South African stonefruit exporters look for new direct routes to Russia

This year, South African stonefruit growers have faced some localised problems with hail, although according to Anton Rabe, of HortGro, “the quality and size are looking promising at this stage, and the harvest will also start about 8 to 10 days earlier than last year.”

In terms of markets, he explains that the company will continue focusing on its traditional markets, namely the UK and Germany. “We have raised our standards, especially on sugars, so quality will be good and we look forward to a good market.”

Regarding the situation created by the Russian ban, Anton affirms that “luckily we don’t face much competition at this time of the year, but direct exports to Russia are limited, shipments via Western Europe, unless they are full containers, can be problematic, so we have to find new ways of shipping directly to Russia.”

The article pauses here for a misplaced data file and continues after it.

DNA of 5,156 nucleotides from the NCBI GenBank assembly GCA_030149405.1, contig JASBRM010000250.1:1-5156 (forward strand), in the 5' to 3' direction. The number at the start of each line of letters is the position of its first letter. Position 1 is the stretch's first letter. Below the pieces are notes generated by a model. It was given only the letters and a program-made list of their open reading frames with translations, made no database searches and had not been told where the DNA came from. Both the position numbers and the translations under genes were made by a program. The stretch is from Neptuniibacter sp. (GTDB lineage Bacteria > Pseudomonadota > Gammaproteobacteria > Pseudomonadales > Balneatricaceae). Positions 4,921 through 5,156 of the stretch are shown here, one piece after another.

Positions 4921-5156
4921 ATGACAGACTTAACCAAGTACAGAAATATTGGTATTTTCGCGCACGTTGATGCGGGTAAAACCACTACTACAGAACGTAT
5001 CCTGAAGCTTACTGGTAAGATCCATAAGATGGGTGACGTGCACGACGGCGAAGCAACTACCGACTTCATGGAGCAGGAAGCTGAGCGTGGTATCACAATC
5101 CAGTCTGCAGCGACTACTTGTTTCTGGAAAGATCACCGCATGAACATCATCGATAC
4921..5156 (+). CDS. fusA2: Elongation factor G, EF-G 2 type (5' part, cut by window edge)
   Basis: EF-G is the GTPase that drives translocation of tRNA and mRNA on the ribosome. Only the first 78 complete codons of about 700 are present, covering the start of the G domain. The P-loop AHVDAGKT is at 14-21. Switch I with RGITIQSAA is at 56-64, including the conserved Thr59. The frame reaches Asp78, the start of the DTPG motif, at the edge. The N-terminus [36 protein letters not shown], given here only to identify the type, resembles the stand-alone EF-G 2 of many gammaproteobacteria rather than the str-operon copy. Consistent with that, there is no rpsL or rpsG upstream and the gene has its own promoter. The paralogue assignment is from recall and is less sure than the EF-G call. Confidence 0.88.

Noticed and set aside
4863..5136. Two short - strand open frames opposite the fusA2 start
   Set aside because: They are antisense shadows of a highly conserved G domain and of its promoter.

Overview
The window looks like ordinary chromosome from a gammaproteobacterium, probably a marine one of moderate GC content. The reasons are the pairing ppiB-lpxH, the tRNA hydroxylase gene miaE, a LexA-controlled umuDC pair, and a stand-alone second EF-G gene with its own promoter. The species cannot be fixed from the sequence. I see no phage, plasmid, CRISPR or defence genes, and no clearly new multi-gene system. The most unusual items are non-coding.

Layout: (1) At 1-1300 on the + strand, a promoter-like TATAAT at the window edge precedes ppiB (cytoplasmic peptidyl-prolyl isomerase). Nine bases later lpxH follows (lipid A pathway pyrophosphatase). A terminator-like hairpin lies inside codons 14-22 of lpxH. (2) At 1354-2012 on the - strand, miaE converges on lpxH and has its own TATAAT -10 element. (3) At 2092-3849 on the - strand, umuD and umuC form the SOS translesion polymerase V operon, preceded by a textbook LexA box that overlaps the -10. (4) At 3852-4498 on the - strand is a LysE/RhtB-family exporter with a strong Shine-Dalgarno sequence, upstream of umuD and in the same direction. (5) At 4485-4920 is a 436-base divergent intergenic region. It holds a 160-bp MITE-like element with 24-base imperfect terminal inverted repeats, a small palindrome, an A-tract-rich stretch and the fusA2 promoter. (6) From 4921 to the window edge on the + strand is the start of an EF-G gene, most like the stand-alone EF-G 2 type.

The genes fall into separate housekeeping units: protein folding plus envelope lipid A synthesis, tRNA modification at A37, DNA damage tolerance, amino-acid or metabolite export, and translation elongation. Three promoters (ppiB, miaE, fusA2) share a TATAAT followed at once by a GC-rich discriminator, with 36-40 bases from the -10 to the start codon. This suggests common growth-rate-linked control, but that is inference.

“The supply of fresh produce in Western Europe, not just fruit but also vegetables, is much higher, so price levels are depressed, which is definitely also a downside,” says Anton.

When it comes to volume, HortGro expects to continue the growing trend set in previous seasons. “This is not just the result of new plantings coming into production, but also of vertical growth, so the yields are increasing because of better plant material and production practices,” concludes Anton.


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